By Jason Herring, October 30 2014 —
During their first two records, Danish punk rockers Iceage constructed a distinct sound characterized by fast, chaotic songs that owe a great deal to seminal punk bands like Hüsker Dü. On their new album, Plowing Into the Field of Love, they take control of the disorder that characterizes their music and transforms their sound to create their best work yet.
The album’s opener, “On My Fingers,” creates a chilling atmosphere with repetitive and unyielding instrumentation, building to a climax that never comes. The drive of the song is reminiscent of Joy Division’s disturbed album Closer.
Iceage explores complex arrangements most notably on “Against the Moon,” which skillfully fuses the band’s usual rock instrumentation with trumpets and piano. These elements make the song one of the best on the album.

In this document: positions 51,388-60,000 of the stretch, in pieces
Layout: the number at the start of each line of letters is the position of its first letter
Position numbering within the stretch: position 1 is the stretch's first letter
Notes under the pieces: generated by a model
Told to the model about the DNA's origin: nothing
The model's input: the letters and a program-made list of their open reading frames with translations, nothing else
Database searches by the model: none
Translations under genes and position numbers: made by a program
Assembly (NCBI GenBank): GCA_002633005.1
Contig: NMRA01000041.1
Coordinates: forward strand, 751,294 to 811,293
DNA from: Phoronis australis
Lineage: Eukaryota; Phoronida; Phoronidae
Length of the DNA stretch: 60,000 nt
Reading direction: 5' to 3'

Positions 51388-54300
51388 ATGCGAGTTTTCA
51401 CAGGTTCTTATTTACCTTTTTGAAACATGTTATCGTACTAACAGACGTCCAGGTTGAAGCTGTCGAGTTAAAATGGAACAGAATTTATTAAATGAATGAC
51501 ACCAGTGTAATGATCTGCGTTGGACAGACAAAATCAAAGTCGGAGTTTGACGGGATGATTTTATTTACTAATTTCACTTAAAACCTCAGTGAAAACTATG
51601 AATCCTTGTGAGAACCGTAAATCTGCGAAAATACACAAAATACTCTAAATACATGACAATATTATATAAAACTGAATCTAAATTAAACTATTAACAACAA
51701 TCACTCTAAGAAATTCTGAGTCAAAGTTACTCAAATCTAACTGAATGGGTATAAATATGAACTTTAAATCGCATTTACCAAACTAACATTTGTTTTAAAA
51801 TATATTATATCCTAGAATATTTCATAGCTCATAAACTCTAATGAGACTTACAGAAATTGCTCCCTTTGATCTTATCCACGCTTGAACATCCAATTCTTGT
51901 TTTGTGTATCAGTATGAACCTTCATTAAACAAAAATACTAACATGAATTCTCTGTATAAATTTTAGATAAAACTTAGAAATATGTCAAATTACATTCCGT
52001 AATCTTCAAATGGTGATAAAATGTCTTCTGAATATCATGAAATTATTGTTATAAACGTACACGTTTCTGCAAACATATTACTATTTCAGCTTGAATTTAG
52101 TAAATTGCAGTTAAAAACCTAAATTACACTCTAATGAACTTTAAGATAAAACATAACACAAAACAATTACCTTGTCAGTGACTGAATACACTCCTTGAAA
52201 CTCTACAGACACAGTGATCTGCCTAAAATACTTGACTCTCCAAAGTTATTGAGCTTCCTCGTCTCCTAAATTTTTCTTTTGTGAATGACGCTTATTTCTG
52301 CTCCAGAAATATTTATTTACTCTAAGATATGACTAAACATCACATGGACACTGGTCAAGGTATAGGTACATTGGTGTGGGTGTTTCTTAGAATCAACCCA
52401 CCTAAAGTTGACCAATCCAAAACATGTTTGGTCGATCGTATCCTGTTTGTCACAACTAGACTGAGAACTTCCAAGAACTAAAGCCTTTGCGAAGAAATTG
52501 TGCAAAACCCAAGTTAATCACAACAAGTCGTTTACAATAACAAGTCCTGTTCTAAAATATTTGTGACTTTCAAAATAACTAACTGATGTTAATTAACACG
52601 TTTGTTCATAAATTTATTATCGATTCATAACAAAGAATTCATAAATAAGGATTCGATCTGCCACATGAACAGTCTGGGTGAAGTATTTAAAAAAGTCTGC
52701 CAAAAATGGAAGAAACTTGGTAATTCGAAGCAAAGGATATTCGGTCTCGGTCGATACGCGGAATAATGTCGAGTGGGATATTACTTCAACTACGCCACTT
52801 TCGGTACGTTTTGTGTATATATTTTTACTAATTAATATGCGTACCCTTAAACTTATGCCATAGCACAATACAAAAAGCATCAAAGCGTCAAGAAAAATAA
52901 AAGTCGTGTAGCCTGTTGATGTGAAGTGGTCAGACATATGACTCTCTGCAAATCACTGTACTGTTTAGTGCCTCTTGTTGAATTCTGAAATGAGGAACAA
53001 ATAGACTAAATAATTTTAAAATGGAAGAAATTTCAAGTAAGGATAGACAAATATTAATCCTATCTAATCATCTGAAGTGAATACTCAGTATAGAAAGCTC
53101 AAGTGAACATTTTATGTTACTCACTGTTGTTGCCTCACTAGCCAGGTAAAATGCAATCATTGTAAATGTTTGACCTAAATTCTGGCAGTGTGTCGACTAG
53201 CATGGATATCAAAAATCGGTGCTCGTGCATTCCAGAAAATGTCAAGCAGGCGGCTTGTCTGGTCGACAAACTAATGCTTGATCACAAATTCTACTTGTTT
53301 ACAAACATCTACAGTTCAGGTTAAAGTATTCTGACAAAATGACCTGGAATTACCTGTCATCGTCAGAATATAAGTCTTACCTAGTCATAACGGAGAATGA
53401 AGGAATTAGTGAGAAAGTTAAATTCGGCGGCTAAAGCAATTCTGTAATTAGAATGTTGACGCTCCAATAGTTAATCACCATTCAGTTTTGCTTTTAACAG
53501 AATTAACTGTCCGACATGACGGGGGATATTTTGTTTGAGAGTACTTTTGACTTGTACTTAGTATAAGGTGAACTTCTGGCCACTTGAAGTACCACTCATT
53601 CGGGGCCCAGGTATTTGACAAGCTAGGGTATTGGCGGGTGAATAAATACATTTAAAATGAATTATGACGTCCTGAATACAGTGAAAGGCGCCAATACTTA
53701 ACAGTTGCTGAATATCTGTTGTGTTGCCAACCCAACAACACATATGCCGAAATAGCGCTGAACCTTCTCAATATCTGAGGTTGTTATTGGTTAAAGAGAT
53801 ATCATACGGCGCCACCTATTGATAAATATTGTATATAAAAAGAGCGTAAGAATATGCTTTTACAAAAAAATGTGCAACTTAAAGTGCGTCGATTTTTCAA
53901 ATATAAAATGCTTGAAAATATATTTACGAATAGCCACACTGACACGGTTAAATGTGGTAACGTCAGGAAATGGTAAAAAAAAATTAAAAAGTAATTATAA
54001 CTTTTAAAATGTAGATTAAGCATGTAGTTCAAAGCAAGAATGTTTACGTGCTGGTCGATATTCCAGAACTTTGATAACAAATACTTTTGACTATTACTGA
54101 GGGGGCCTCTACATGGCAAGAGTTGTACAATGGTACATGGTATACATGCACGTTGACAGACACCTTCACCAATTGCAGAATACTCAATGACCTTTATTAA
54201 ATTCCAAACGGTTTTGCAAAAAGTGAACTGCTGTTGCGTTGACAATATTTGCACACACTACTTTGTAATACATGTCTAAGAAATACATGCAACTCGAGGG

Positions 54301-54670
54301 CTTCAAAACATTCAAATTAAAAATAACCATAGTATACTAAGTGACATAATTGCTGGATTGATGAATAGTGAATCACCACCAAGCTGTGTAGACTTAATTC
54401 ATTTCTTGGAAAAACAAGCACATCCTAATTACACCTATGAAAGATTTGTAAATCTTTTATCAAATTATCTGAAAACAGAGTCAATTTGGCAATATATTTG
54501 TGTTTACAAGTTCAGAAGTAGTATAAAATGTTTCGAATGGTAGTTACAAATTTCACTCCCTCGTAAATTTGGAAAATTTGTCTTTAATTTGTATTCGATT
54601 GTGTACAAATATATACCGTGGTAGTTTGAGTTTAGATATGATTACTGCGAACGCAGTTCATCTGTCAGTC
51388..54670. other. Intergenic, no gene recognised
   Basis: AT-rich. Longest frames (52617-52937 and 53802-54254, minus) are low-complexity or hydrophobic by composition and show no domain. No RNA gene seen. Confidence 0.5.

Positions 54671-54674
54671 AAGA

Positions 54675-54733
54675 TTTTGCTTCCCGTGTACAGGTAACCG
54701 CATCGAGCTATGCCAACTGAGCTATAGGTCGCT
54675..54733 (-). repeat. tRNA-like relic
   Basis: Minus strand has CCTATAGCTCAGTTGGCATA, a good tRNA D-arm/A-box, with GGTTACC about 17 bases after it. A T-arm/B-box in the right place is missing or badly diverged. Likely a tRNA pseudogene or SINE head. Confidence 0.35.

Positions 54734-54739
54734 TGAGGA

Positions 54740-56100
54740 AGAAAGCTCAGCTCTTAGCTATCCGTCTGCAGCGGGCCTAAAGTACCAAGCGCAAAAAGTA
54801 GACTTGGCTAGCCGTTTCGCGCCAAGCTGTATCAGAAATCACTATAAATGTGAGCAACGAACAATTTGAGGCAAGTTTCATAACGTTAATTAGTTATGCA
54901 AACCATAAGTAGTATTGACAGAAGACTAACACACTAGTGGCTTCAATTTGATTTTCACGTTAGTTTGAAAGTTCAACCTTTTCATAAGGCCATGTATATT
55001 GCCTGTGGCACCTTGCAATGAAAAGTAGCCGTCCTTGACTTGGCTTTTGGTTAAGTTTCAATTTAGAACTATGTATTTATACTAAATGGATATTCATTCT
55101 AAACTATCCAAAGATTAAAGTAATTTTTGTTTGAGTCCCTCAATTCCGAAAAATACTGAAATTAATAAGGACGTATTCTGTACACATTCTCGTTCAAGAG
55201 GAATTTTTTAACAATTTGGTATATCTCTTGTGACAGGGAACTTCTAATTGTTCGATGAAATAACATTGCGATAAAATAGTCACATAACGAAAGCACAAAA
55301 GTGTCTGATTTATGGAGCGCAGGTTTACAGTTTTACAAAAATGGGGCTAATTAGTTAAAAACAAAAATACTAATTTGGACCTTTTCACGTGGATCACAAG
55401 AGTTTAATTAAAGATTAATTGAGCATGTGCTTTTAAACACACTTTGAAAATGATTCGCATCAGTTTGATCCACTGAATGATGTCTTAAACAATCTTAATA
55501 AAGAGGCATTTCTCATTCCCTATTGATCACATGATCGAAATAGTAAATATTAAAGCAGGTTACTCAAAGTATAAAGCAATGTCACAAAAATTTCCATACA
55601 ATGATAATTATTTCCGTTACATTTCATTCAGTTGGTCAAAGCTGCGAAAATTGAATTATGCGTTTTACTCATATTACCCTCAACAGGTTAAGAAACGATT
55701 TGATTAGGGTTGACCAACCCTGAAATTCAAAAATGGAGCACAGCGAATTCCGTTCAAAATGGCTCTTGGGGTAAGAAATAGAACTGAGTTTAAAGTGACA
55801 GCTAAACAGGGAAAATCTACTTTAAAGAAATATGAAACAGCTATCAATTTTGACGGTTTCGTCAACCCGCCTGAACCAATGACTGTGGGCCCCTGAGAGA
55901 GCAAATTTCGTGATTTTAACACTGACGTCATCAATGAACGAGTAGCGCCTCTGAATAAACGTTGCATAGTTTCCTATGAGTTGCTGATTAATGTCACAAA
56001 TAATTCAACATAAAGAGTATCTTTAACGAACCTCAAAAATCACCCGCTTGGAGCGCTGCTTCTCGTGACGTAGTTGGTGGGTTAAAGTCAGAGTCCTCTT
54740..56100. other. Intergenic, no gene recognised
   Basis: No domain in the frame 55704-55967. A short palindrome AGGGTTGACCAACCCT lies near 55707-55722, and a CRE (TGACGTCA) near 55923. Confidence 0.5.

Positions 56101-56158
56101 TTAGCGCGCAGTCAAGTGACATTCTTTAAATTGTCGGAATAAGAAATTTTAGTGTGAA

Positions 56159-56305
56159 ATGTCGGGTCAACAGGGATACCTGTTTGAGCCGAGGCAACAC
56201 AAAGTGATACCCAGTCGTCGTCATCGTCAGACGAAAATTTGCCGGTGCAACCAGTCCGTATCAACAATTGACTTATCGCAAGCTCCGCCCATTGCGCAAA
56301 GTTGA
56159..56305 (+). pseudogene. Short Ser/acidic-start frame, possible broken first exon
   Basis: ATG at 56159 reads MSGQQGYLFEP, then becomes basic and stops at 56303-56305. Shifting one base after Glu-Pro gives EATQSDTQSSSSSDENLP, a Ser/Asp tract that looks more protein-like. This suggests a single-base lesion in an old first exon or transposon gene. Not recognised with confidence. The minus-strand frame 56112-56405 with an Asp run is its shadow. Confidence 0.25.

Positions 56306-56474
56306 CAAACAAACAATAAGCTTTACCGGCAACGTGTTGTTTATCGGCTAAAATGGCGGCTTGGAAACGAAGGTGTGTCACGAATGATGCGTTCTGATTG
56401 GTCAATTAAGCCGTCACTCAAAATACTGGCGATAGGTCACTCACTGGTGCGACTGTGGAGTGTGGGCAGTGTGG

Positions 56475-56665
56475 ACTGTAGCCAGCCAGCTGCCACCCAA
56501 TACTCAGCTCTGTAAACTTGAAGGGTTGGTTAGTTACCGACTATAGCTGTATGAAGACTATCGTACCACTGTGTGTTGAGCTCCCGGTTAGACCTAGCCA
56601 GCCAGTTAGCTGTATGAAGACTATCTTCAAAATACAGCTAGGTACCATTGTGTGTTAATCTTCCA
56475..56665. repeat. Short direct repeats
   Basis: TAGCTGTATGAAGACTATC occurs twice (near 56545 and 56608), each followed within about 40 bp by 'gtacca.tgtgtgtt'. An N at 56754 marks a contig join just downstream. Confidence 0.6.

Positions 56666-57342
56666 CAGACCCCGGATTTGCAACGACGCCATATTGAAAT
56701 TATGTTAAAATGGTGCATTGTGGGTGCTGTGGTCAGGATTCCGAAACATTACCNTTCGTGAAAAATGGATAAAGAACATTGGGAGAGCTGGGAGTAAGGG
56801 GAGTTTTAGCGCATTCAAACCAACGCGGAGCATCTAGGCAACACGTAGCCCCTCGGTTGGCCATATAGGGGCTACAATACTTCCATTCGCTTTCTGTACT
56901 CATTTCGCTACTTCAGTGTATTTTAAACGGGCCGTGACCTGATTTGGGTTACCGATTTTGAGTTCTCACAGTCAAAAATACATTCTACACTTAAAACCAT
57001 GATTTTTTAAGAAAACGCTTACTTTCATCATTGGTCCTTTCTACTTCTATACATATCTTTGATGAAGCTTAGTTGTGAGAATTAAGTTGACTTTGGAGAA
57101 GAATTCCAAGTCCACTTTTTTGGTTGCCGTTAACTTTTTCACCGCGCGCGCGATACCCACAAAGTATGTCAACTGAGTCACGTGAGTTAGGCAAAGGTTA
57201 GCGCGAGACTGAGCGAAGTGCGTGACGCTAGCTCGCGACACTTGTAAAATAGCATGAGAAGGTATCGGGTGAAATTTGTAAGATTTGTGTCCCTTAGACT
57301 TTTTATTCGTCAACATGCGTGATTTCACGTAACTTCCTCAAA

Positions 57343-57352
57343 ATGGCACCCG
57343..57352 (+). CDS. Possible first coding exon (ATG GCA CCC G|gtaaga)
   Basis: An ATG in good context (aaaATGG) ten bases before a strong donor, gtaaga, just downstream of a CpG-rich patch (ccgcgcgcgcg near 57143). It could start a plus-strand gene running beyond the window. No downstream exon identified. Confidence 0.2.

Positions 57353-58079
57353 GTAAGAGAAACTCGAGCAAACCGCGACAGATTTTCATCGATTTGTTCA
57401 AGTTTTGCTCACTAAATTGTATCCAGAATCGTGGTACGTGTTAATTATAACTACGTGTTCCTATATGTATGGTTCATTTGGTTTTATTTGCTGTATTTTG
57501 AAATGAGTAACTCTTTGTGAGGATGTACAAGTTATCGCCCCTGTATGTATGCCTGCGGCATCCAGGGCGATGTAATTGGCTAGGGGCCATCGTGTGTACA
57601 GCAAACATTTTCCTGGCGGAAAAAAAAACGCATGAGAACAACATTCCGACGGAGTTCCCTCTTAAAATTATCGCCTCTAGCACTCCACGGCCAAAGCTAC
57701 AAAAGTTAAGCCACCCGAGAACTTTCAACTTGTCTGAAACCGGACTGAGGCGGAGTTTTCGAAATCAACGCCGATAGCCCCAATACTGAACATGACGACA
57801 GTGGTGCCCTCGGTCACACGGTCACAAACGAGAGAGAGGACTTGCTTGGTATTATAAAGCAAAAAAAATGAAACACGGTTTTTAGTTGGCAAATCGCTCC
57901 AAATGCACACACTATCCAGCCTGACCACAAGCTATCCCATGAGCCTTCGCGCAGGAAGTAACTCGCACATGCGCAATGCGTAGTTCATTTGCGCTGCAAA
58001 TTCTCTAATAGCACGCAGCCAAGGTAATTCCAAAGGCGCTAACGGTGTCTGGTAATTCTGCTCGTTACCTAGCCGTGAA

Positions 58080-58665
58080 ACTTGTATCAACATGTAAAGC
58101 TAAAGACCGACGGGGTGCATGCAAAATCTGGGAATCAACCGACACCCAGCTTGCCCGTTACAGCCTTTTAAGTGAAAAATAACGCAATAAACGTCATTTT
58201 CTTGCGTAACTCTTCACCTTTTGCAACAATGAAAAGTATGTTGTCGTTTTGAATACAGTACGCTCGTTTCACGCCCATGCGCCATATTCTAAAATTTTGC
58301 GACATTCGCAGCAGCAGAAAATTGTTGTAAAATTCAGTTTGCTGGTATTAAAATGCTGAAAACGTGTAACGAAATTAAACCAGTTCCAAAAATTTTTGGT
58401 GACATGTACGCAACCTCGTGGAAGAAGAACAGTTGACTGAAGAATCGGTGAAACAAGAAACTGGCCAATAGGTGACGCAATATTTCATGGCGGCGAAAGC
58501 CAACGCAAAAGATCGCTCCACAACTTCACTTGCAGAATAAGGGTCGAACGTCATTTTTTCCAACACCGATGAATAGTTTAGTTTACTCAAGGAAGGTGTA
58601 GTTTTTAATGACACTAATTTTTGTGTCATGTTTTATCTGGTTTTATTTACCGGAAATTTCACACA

One of the most impressive parts of Plowing Into the Field of Love is vocalist Elias Bender Rønnenfelt’s powerful voice. The singer’s commanding and uneasy tone contribute to the tense atmosphere that defines the album.
Even though most songs are much more calculated than the band’s previous works, their old sound hasn’t been abandoned completely. For instance, the album’s final track, “Simony,” is a welcome return to the blistering punk their fans are accustomed to. It demonstrates just how versatile Iceage is, moving easily between different musical styles.
With its powerful songwriting and crushing atmosphere, Plowing Into the Field of Love stands out as one of the best albums of the year, and is certainly worth picking up if you are a fan of punk music.